Oh, God. This is embarrassing. Some of my guilty pleasures are both often bad/problematic and (in my opinion) genuinely good, and my love for them is completely unironic; Supernatural (though that’s been sliding downhill) and Spartacus (the Starz series that recently concluded) both fall into this category. I occasionally go through periods where I can’t get enough of Dance Moms and Toddlers and Tiaras, while the sociologist in me looks on in utter horror. Lately I’ve been scraping the bottom of the barrel in Netflix horror movies, but that’s mostly because I’ve run through all the good ones. Occasionally I do find some gems even there. But even the bad stuff tends to entertain me. I also enjoy a good (bad) Lifetime movie.
Recently I discovered a movie called .Com For Murder, which has me so excited about how awful it looks that I’m waiting for the perfect time to immerse myself in it.
I am excited to say Shimmer #17 will feature a story from you, “Love in the Time of Vivisection”! What else is coming up that you can talk about?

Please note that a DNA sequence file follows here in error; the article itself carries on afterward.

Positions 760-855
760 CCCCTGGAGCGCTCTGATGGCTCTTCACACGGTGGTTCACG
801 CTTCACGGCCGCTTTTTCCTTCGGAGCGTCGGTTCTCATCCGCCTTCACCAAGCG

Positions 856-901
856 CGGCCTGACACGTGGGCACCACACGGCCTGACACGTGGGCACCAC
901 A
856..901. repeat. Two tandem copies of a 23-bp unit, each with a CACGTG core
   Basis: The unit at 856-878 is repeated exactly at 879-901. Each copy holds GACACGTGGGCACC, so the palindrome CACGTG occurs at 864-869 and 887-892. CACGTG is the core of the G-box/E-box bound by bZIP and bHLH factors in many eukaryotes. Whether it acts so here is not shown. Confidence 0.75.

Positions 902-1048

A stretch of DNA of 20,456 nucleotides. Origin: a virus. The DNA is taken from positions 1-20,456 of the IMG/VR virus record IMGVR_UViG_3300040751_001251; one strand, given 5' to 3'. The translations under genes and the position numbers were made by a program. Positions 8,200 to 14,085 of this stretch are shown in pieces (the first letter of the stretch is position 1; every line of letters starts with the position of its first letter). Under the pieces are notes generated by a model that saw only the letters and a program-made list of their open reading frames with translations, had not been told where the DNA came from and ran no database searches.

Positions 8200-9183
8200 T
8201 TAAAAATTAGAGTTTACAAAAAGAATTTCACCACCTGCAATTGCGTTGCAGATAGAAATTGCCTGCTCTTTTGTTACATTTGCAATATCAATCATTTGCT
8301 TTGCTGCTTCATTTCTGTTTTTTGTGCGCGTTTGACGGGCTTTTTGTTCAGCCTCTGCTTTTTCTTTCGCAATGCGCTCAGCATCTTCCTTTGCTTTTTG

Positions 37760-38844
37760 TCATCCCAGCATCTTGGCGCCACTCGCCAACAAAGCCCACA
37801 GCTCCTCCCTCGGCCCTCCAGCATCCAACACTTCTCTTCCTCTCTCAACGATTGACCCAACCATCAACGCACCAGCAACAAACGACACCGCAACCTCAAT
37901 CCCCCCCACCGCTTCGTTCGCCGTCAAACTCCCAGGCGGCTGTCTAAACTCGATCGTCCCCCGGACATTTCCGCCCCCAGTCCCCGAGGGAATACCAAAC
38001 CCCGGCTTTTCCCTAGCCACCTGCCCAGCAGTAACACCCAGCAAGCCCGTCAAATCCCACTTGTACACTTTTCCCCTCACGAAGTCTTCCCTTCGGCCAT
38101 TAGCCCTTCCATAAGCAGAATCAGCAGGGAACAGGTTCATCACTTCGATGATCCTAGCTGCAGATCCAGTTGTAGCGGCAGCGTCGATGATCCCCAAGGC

The next few months are very exciting! In addition to Crowflight and the next issue of Shimmer, I have a story coming out in Strange Horizons that I’m very pleased about: “Event Horizon,” a horror story that features a trans* character dealing with bullies, a teen crush, and a house that has a taste for living flesh.
I also have a sort of horror sequel to The Little Mermaid coming out in Lightspeed at some point, and a story about the Monstrous Feminine appearing soon in Apex. And I just sold a pretty dark story to Daily Science Fiction, about magic and the creation of worlds, which will probably be out in November. I seem to be writing a lot of creepy/gory stuff these days for some reason.
And finally, the print edition of my debut QUILTBAG space opera novel Line and Orbit will be out in February. More distant future, but I’m excited.
Cake vs. Pie. Which wins?
ARGH I DON’T KNOW. Cakepie. Piecake. I can’t choose. You can’t make me.